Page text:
LAHORE: A plane carrying Pakistani ruler General Mohammad ZiaulHaq exploded and crashed in flames near the Indian border on Wednesday, killing him, five top generals and the U.S. Ambassador.
The tragedy, in which 32 people died, threw the strategically located nation into political turmoil and raised questions about the future of the Afghan resistance movement.
Police sources said the Army was placed on alert in Pakistan’s port city of Karachi within hours of the crash.
The cause of the disaster was not known and the US. State department declined comment on speculation that the military plane was hit by a rocket.
Within hours, tributes for Zia poured in from western leaders like President Reagan and British Prime Minister Margaret Thatcher.
Prime Minister Rajiv Gandhi of India, which has fought three wars with Pakistan since independence, expressed sadness over Zia’s death and appealed for calm in Pakistan.
Zia was a longtime American ally who had ruled Pakistan, which shares borders with China, Tran, India and Afghanistan, since taking power in a 1977 coup.
U.S. Analysts said his death could endanger support for Afghan rebels fighting to oust the Soviet backed government in Kabul.
At the United Nations, Secretary General Javier Perez de Cuellar was shocked by news of Zia’s death, a spokesman said, and the general assembly planned a special tribute. The U.N. mediator in the Afghan dispute, Diego Cordovez of Ecuador expressed shock and sadness in a statement in Quito.
An official _announcement said the C130 transport carrying Zia exploded in Midair shortly after taking off from Bahawalpur near the Indian border.
The U.S. state department said the plane went down 10 minutes after takeoff and that Zia had just witnessed a demonstration of a new U.S. M1 tank that the Pakistani military was considering buying.
Zia’s death threw Pakistani politics into turmoil. He had ruled the Moslem country of 103 million people with a firm hand since taking power in a military coupe 11 years ago.
Civilian politicians, led by the Benazir Bhutto, considered him a dictator and campaigned unsuccessfully to oust him. Her father, former president Zulfikar Ali Bhutto, was hanged in 1979 following a disputed conviction on a charge of conspiring to commit a political murder.
Zia, who was five days past his 64th birthday, ruled for the first eight and a half years through martial law.
In December 1985 he handed power Toyighn government after controversial elections which political parties I were barred from contesting.
Bhutto’s Pakistan people’s party (PPP) and the other main opposition parties denounced it as a democratic facade to conceal Zia’s continuing control.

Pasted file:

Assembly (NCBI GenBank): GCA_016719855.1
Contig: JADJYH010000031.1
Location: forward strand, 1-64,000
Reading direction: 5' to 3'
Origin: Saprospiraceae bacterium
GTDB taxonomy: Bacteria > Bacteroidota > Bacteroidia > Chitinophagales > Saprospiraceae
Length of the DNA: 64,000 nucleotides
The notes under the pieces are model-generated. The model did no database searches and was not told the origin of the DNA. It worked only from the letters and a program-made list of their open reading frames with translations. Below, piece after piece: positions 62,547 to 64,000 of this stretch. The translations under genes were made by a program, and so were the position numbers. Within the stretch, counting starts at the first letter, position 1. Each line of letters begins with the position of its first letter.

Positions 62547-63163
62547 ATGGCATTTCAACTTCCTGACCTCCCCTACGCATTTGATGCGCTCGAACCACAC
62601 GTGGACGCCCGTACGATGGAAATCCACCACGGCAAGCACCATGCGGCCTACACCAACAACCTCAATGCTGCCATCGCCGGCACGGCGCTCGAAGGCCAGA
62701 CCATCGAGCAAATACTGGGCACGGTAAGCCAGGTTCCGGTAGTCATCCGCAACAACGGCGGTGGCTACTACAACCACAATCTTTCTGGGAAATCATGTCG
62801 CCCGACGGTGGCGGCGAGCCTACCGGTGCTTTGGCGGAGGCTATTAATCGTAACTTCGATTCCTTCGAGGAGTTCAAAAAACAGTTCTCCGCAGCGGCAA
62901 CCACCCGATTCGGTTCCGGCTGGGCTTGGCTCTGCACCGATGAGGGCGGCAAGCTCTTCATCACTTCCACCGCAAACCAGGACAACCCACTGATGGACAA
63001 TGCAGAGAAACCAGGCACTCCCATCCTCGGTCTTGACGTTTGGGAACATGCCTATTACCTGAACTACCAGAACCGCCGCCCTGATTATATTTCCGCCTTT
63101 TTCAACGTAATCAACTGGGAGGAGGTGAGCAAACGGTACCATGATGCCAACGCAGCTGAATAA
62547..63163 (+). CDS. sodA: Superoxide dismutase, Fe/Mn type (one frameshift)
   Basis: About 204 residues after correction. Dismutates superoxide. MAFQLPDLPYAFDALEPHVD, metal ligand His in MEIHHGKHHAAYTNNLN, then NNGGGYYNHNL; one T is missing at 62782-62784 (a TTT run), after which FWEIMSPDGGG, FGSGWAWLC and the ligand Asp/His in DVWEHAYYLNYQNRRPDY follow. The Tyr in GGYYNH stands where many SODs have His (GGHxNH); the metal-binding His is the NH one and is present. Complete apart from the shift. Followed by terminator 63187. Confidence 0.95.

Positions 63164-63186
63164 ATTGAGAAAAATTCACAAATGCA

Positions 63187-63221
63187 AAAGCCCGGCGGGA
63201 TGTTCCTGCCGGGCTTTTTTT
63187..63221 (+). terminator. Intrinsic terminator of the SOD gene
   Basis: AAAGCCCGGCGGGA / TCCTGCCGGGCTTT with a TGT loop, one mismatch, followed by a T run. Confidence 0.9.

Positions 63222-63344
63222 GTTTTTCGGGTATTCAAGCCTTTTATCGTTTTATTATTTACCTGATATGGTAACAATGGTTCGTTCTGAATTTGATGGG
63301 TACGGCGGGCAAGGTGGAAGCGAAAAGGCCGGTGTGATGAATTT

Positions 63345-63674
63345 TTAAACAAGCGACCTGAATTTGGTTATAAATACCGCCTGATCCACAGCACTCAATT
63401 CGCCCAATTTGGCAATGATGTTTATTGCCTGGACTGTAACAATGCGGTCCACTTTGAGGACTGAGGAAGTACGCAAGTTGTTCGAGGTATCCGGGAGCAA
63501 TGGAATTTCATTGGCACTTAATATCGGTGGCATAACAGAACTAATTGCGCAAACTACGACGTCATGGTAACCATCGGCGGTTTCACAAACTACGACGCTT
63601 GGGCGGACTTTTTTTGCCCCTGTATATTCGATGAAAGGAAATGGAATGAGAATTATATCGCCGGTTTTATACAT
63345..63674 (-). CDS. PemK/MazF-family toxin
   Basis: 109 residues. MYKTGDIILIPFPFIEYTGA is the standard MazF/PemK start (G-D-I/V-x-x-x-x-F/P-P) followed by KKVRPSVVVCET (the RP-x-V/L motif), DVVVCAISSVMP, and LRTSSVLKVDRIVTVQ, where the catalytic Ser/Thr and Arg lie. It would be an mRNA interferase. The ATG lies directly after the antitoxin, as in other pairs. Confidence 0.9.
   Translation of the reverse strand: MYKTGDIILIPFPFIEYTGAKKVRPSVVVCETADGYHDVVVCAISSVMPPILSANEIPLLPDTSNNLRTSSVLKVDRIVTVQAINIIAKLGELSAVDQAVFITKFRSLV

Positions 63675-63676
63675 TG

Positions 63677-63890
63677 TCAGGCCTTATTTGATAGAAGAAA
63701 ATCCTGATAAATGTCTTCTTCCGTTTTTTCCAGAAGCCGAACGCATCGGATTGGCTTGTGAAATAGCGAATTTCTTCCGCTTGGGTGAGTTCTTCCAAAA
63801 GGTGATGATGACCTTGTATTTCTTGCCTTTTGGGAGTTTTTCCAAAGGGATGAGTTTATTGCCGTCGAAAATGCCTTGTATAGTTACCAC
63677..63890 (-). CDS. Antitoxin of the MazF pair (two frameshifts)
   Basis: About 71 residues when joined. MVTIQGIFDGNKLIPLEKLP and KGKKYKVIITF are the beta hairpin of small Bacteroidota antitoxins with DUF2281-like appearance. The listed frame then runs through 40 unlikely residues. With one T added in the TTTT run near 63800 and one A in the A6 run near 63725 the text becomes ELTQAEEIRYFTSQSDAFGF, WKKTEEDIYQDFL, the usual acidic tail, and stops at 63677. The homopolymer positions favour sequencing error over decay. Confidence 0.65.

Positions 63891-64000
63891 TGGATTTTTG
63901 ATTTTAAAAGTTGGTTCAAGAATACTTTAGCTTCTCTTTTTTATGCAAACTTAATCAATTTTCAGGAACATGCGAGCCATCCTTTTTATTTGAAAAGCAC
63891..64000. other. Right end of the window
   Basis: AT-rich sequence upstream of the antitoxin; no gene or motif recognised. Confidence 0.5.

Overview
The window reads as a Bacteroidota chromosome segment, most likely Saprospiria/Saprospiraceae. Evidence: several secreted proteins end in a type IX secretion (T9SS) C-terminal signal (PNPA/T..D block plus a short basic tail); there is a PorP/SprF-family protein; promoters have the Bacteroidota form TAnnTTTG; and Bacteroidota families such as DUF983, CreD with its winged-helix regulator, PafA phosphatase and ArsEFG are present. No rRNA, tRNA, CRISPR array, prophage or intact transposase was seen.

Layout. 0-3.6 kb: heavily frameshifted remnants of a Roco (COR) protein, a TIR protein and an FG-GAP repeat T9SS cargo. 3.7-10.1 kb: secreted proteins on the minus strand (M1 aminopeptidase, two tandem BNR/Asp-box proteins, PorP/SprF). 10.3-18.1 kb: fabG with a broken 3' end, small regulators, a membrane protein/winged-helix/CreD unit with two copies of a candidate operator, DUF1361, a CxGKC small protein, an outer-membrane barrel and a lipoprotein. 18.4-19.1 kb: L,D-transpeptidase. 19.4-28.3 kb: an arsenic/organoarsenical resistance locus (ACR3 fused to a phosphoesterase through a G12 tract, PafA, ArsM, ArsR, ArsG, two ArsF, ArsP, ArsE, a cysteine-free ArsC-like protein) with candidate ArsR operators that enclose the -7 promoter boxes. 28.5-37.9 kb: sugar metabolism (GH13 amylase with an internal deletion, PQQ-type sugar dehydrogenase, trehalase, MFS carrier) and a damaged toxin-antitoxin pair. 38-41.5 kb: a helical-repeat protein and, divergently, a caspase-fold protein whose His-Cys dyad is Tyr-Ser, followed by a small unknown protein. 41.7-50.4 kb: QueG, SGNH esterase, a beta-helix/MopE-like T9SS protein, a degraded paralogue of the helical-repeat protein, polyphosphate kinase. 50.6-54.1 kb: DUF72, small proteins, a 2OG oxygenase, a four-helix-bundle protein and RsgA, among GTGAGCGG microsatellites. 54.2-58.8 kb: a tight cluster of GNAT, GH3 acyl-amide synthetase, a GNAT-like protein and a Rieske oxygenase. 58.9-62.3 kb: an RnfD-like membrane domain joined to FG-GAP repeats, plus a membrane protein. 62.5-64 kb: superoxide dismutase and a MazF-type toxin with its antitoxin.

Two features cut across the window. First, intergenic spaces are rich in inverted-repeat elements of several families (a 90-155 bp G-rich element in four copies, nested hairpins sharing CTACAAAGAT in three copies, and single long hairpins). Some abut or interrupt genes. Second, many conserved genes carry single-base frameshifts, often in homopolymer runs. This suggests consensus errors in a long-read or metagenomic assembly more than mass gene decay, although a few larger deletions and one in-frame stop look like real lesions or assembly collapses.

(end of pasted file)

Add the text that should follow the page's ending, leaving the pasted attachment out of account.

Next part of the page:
This view won some apparent support last May when he took back day today control, dismissing the civilian government led by prime minister Mohammad Khan Junejo and dissolving the lower house of parliament.
Zia further angered the opposition when he called new elections for November 16, but barred political parties from contesting them.
The announcement of Zia’s death, broadcast by state radio and television, said the chairman of the senate, Ghulam Isaad Khan, a former finance minister, had taken over as head of state under the constitution.
He was meeting the cabinet and senior military officers at the President’s house in Rawalpindi. Ten days of national mourning were declared.
In New Orleans, U.S. Vice President George Bush told a news conference at the Republican National Convention where he was to receive the party’s presidential nomination later in the day:
“Pakistan and the United States have a very special relationship, and the loss of Zia was a tragedy.””
Zia’s government has been the main conduit for U.S. made arms funneled to Afghan rebels in their eight year conflict to oust the Kabul government.
The Soviet Union has repeatedly expressed its dissatisfaction with Pakistan for continuing to aid the rebel force in what the Soviets say is a blatant violation of the Geneva accords reached last April in which the Soviets agreed to withdraw from Afghanistan.
Jeane Kirkpatrick, America’s former U.N. Ambassador, told a television interviewer in New Orleans: “The removal of Zia from the scene is very important.
“The balance of power in Afghanistan is heavily tilted to the Soviets. What President Zia’s death does is raise a question about whether Pakistan can continue to as strongly support the (Afghan) Mujahideen, because that involves some risks for Pakistan.”
Pakistan was carved out of Moslem majority areas of the British ruled Indian subcontinent in 1947.
Two wings, West Pakistan — which is present day Pakistan — and East Pakistan, now Bangladesh — were separated by 1,000 miles of Indian Territory.
East Pakistan declared itself independent in 1971 after a bitter civil war sparked by a general election which heightened differences between the two parts of the country.
Pakistan and India fought border wars in 194748, 1965 and 1971, when Pakistani troops surrendered in East Pakistan in the last of these wars, Zulfikar Ali Bhutto, leader of the political faction dominant in West Pakistan, became the first leader of modern Pakistan.
Bhutto was the first civilian to lead the country following the 1958 -69 military governments of Field Marshal Mohammad Yayhe Khan.
Military rule returned in July 1977 when Bhutto was toppled in a coupled by Zia, who became president and ruled until his death on Wednesday.
Article extracted from this publication >> August 19, 1988